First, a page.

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Dracula a.D. 1972

3.7 out of 5 stars 18 customer reviews

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Product Details

  • Actors: Christopher Lee, Peter Cushing, Stephanie Beacham, Christopher Neame, Michael Coles
  • Directors: Alan Gibson
  • Writers: Bram Stoker, Don Houghton
  • Format: Closed-captioned, Color, DVD-Video, Subtitled, Widescreen, NTSC
  • Language: English, French
  • Subtitles: English, Spanish, French
  • Region: Region 1 (US and Canada This DVD will probably NOT be viewable in other countries. Read more about DVD formats.)
  • Aspect Ratio: 1.78:1
  • Number of discs: 1
  • MPAA Rating: PG
  • Studio: Warner Bros. Home Video
  • Release Date: Oct. 4 2005
  • Run Time: 96 minutes
  • Average Customer Review: 3.7 out of 5 stars 18 customer reviews
  • ASIN: B000A0GOG4
  • Amazon Bestsellers Rank: #63,192 in DVD (See Top 100 in DVD)
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Product Description

Brand New Factory Sealed

Customer Reviews

3.7 out of 5 stars
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Top Customer Reviews

Format: VHS Tape
Hammer brought Cushing (11 year absence since Brides) and Lee in yet another Dracula film, and broke the taboo keeping them in the past, and moved them into present day (well, it was England. It starts - set in past - with a wild galloping fight between Cushing and Lee atop a runaway carrage, ending with Lee getting a stake through the heart from a broke carriage wheel spoke.
Cut to the very modern and hip swinging 70s. Very mod and bored rock and rollers summon Dracula and he is off at a merry clip, showing it is too hard to teach an old dog new tricks! He discovers there is a look alike Van Helsing descendant around, and goes after his granddaughter (Stephanie Beacham).
Lee was still very imposing at the bloodsucker in the black cape, but it was just jarring to see Drac in swinging 70s! Caroline Munro and Beacham pretty up the screen well, and Cushing and Lee still have their old magic, but it's indifferently directed by Alan Gibson and written weakly by Don Houghton.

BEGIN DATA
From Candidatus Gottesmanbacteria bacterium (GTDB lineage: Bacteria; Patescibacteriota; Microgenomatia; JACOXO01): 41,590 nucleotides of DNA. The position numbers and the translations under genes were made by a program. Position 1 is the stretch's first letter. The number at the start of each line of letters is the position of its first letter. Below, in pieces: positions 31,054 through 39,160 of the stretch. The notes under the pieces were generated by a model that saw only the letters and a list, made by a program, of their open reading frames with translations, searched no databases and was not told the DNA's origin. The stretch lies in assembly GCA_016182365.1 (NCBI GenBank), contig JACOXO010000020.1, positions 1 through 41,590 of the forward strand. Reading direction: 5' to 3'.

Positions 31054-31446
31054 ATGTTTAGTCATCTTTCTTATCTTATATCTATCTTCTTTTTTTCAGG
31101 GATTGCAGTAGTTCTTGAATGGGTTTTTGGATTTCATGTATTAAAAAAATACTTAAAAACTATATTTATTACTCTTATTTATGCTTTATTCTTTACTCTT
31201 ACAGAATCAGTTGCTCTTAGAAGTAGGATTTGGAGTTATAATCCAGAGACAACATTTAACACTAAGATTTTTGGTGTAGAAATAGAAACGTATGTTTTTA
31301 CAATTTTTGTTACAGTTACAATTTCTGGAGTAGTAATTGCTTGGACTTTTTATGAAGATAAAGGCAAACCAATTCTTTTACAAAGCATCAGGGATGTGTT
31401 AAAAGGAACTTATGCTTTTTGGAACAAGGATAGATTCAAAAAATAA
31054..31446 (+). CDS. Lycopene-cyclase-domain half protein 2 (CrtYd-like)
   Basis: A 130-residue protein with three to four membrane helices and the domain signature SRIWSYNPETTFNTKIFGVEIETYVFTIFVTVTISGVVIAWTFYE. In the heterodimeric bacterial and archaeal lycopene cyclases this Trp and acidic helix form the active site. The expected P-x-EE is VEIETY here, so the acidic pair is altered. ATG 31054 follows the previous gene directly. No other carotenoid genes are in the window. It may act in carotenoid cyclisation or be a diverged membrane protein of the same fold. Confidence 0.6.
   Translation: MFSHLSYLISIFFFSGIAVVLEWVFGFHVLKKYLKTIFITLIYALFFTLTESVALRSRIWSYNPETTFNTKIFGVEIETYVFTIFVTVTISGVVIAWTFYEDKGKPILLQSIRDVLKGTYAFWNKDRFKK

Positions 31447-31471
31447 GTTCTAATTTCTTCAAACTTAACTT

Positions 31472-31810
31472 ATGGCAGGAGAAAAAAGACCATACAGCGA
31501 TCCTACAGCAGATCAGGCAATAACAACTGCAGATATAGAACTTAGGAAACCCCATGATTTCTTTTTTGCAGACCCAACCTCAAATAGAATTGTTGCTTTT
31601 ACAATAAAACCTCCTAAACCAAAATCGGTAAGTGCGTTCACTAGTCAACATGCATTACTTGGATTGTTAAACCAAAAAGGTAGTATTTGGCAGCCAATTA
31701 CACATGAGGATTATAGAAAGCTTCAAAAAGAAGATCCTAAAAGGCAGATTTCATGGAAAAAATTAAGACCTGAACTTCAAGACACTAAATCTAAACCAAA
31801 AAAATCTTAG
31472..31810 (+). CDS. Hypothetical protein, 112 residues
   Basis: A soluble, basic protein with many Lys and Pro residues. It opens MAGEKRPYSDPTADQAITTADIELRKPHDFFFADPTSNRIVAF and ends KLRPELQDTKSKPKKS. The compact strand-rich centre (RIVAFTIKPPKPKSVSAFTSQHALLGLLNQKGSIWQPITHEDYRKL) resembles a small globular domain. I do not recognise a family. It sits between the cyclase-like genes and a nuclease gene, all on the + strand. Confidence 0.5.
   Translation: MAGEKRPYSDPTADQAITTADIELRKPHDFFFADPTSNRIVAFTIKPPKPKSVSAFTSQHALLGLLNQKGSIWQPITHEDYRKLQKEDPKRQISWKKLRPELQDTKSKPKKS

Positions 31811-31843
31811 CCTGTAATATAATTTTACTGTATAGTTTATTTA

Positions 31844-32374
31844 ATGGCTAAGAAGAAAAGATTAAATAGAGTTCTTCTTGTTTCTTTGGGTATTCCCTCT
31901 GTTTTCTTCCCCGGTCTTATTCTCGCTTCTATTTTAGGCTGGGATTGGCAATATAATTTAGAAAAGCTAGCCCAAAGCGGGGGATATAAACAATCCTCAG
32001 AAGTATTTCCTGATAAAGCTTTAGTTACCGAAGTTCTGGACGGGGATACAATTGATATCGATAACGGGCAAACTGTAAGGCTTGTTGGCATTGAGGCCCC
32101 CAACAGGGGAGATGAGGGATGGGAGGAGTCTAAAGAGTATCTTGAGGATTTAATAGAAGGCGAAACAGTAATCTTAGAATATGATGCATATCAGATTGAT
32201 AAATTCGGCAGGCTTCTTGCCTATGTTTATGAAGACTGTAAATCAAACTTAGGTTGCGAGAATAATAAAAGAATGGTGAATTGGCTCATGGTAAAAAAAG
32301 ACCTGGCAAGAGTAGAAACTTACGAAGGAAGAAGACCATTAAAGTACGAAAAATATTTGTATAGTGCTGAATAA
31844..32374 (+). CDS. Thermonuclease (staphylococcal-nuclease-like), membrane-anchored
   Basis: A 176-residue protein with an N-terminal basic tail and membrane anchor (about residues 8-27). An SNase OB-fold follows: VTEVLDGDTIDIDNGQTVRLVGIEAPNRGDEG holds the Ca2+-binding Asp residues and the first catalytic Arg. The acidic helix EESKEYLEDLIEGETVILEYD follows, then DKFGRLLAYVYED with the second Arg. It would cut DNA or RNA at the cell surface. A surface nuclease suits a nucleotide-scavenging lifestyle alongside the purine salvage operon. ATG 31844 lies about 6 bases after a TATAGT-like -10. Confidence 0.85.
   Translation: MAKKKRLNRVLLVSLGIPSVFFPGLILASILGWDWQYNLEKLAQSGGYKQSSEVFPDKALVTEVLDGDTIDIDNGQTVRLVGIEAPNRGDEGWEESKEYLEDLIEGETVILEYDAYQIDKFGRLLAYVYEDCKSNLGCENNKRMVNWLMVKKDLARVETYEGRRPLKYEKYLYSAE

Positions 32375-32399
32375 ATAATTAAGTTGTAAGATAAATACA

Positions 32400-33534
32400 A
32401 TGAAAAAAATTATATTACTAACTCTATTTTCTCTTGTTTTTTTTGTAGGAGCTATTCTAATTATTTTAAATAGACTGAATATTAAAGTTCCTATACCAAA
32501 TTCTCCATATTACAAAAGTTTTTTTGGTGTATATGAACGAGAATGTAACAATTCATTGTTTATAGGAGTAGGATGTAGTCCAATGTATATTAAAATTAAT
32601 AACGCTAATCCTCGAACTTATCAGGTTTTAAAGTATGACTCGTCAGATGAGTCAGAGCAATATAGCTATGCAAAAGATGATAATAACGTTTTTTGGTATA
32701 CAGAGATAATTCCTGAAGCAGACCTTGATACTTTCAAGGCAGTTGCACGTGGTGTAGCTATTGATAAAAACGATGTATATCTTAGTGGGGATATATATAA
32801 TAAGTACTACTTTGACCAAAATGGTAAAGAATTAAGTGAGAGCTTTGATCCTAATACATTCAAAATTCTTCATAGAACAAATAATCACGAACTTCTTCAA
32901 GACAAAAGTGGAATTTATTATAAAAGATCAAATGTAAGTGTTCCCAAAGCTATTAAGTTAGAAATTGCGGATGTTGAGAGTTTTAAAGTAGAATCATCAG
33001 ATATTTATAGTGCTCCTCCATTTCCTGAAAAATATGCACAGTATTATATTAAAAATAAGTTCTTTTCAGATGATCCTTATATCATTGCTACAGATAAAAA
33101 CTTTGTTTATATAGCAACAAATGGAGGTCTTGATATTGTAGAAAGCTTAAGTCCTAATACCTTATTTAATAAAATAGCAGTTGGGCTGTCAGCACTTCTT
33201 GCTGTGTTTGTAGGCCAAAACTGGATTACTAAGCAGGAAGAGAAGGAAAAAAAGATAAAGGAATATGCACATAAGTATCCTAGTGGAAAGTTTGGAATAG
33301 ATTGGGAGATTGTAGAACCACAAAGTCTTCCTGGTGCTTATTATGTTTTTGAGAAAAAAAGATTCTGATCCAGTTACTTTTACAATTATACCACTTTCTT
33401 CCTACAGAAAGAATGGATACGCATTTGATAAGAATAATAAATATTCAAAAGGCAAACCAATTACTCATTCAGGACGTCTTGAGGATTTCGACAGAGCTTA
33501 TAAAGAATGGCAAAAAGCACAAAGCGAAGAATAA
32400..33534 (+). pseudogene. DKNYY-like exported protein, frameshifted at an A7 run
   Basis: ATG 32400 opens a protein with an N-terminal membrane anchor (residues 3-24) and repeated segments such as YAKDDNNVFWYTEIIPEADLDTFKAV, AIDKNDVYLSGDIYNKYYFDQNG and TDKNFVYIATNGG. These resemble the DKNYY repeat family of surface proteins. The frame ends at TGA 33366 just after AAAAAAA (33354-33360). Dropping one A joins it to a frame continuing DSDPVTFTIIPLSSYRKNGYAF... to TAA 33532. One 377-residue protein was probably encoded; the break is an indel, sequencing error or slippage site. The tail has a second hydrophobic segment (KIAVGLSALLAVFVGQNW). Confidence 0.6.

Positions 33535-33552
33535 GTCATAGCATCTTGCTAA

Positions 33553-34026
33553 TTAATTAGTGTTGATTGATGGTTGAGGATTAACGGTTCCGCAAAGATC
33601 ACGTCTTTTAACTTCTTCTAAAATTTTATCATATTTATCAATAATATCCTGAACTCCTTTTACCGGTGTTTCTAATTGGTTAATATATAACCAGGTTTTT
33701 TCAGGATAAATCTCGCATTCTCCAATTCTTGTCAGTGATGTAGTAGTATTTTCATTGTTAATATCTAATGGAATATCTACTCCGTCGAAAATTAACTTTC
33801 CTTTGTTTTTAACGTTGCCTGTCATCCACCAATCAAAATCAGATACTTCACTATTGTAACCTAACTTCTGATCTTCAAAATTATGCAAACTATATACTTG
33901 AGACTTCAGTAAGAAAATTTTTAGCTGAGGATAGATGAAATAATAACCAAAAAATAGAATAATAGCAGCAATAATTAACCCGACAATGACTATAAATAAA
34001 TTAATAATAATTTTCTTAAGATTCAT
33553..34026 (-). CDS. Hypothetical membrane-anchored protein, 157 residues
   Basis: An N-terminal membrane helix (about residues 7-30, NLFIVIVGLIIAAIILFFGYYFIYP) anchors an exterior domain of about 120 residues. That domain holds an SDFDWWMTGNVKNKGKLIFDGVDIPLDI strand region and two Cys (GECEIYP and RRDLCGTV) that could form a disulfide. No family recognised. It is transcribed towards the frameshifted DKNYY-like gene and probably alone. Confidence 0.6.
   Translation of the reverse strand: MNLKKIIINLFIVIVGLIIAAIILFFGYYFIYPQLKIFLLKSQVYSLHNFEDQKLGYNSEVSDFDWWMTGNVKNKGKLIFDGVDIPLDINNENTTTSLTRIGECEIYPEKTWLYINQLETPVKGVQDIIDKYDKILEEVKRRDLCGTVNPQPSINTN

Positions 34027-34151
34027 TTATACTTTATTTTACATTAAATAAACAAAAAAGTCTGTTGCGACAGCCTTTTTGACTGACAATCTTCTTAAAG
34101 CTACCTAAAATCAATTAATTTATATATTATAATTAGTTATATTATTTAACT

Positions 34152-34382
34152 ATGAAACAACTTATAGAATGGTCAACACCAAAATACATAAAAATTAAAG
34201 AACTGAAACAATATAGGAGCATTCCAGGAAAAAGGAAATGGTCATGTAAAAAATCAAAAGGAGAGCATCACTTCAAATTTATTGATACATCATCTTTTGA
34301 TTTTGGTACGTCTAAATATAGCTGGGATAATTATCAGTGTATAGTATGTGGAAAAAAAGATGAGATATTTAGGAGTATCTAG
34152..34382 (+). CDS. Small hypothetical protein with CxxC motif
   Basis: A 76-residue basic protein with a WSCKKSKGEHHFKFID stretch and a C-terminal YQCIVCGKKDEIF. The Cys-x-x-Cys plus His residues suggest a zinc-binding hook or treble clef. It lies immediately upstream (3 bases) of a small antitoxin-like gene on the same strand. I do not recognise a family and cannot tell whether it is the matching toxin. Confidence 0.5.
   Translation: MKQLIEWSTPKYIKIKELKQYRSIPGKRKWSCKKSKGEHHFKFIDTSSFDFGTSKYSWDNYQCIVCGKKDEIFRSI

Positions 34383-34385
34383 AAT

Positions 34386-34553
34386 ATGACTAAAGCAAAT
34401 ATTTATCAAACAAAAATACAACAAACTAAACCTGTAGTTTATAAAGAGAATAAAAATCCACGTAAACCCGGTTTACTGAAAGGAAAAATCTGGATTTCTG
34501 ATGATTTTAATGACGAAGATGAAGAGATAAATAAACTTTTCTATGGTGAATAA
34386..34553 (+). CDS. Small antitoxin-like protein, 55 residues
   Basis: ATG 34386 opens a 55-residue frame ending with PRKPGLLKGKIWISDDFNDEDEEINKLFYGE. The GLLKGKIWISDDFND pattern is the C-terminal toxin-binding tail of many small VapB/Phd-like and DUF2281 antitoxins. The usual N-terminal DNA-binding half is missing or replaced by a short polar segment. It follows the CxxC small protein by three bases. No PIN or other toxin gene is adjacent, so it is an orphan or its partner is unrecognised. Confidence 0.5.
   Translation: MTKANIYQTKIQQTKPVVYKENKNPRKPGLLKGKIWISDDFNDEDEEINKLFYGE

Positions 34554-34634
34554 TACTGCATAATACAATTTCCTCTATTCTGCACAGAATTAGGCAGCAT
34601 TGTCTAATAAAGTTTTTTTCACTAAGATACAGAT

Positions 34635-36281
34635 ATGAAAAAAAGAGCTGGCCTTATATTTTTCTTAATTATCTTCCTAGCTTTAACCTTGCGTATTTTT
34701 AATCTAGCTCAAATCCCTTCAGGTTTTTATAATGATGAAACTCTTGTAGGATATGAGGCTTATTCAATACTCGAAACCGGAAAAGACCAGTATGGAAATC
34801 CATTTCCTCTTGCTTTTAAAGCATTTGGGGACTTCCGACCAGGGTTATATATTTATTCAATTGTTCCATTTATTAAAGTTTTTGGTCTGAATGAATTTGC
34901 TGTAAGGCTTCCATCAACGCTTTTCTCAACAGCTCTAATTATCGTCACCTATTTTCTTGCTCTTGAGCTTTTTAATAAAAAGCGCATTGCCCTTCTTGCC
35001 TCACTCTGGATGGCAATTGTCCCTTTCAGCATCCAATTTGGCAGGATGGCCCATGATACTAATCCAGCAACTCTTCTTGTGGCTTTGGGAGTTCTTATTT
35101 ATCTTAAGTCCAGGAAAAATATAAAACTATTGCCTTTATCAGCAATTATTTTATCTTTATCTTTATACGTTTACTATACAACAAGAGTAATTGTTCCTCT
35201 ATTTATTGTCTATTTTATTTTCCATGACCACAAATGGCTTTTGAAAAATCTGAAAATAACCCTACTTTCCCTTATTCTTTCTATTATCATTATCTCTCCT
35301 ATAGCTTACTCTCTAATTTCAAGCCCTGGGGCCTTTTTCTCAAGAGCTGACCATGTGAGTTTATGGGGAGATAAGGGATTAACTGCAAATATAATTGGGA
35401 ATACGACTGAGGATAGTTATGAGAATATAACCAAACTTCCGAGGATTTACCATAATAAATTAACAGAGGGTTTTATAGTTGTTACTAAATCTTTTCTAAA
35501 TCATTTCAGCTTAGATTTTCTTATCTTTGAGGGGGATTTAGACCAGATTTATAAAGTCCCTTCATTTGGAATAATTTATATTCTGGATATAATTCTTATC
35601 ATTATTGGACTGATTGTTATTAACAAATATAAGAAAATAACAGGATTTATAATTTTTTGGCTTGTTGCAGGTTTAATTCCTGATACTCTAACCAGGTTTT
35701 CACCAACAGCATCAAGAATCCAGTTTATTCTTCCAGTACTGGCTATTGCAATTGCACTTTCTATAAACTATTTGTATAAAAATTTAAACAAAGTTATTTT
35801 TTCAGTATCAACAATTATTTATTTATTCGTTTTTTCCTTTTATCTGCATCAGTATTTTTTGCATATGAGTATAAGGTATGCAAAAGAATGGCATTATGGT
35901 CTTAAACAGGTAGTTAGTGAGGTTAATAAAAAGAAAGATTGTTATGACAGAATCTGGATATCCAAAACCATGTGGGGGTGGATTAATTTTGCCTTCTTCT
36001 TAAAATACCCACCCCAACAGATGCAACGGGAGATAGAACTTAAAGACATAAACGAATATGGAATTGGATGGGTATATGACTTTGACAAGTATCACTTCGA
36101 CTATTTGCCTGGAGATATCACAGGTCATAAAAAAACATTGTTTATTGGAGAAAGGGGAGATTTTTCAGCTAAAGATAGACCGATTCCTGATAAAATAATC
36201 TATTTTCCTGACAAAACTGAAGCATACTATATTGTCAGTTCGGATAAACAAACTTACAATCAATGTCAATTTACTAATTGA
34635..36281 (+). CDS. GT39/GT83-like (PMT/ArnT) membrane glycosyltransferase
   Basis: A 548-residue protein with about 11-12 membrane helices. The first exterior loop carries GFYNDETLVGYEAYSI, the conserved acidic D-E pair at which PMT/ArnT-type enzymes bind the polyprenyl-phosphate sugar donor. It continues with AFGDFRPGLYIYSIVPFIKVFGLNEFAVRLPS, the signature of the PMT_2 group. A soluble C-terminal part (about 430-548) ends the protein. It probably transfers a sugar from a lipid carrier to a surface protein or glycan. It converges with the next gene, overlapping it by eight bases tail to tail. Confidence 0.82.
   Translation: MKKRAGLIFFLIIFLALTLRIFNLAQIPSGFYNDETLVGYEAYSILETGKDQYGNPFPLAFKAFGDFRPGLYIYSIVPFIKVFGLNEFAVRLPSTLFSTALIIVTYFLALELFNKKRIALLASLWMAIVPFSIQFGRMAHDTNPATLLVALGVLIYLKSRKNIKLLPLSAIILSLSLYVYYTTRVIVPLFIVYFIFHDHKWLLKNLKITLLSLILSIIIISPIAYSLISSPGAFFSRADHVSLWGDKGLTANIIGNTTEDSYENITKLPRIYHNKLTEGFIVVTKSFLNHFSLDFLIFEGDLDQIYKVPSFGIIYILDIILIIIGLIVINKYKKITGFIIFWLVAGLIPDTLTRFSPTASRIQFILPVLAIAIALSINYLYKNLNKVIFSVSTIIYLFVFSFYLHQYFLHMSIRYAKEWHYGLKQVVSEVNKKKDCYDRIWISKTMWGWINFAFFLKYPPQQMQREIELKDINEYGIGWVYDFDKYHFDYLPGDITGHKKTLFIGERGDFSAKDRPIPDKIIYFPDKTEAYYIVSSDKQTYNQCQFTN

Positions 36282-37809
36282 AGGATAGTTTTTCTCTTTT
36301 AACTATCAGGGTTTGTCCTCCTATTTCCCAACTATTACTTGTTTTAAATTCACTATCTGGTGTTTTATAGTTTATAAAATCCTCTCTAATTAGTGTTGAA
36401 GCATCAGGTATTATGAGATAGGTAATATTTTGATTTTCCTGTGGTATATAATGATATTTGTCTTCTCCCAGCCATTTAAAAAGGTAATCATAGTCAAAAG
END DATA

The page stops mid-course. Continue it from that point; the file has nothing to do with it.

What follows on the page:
Sigh...Hammer is showing signs of wear here sadly. I give it four stars instead of three for the terrific work by Cushing and Lee. When they are on screen is super. Rest of the film is thin.
For Dracula fans or admirers of Lee and Cushing. Everyone else will be bored stiff. One can begin to understand Lee's current apathy toward the role that made him famous.
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Format: VHS Tape
Changes in directors, budgets, and vision at Hammer Studios had its effect. This is an odd entry in the Dracula series. It blends familiar gothic elements with a "modern" setting. After a pulse-pounding prologue, showing the Victorian-era Dracula impaled on a broken carriage wheel, the action fast-forwards 100 years to 1972. Bored with sex, drugs, and rock n' roll, a motley crew of aging British hippies resurrect Dracula in a de-sanctified church. Dracula decides to settle old debts by taking Van Helsing's granddaughter as his bloody bride. This is a fine opportunity to see legendary Peter Cushing and Christopher Lee perpetuate their long running battle of good vs. evil. Mist-shrouded scenes of Dracula in the ruins of the profaned church are visually effective. Lee's towering, menacing presence in the flowing black cape adds to the fun. His feral lust for the blood of young women is frankly sexual. Instead of typical Hammer heaving bosoms in Victorian bodices, we have substantial cleavage in '70s gauche courtesy of Stephanie Beacham, Caroline Munro, et al. Sex and the vampire are never far apart, regardless of the era. The penetration is of the fangs in the neck variety, but we get the idea. Peter Cushing looks emaciated and gaunt. As Van Helsing, he uses superior cunning to foil Dracula's supernatural power. Their climactic confrontation recalls the showdown from "Horror of Dracula." Some groaning humor lightens the mood. Johnny Alucard is Dracula's mod disciple. His name spelled backwards is significant. A street scene focuses briefly on a restaurant called "London Steak House." The film falls short of classic Hammer standards. Even so, Hammer Horror Heads and classic horror collectors will be pleased with this flick. ;-)